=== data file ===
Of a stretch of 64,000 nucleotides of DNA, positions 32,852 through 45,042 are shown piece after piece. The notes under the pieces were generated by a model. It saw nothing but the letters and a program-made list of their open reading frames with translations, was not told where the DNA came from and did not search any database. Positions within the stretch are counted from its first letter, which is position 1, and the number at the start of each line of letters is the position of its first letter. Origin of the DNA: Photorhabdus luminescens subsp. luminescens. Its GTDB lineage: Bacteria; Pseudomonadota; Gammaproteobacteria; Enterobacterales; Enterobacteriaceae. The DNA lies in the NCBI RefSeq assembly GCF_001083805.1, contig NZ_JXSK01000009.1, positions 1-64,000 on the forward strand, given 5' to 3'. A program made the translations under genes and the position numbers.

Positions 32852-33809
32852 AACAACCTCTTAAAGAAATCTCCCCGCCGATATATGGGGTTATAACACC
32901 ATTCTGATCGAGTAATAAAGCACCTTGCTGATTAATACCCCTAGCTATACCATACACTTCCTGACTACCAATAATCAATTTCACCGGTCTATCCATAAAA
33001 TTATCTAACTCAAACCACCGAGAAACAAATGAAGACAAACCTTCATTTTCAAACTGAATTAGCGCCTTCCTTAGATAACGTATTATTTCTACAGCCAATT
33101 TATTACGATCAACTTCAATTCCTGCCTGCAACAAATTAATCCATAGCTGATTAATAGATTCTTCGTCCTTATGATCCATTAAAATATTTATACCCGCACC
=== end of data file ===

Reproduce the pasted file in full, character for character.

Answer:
Of a stretch of 64,000 nucleotides of DNA, positions 32,852 through 45,042 are shown piece after piece. The notes under the pieces were generated by a model. It saw nothing but the letters and a program-made list of their open reading frames with translations, was not told where the DNA came from and did not search any database. Positions within the stretch are counted from its first letter, which is position 1, and the number at the start of each line of letters is the position of its first letter. Origin of the DNA: Photorhabdus luminescens subsp. luminescens. Its GTDB lineage: Bacteria; Pseudomonadota; Gammaproteobacteria; Enterobacterales; Enterobacteriaceae. The DNA lies in the NCBI RefSeq assembly GCF_001083805.1, contig NZ_JXSK01000009.1, positions 1-64,000 on the forward strand, given 5' to 3'. A program made the translations under genes and the position numbers.

Positions 32852-33809
32852 AACAACCTCTTAAAGAAATCTCCCCGCCGATATATGGGGTTATAACACC
32901 ATTCTGATCGAGTAATAAAGCACCTTGCTGATTAATACCCCTAGCTATACCATACACTTCCTGACTACCAATAATCAATTTCACCGGTCTATCCATAAAA
33001 TTATCTAACTCAAACCACCGAGAAACAAATGAAGACAAACCTTCATTTTCAAACTGAATTAGCGCCTTCCTTAGATAACGTATTATTTCTACAGCCAATT
33101 TATTACGATCAACTTCAATTCCTGCCTGCAACAAATTAATCCATAGCTGATTAATAGATTCTTCGTCCTTATGATCCATTAAAATATTTATACCCGCACC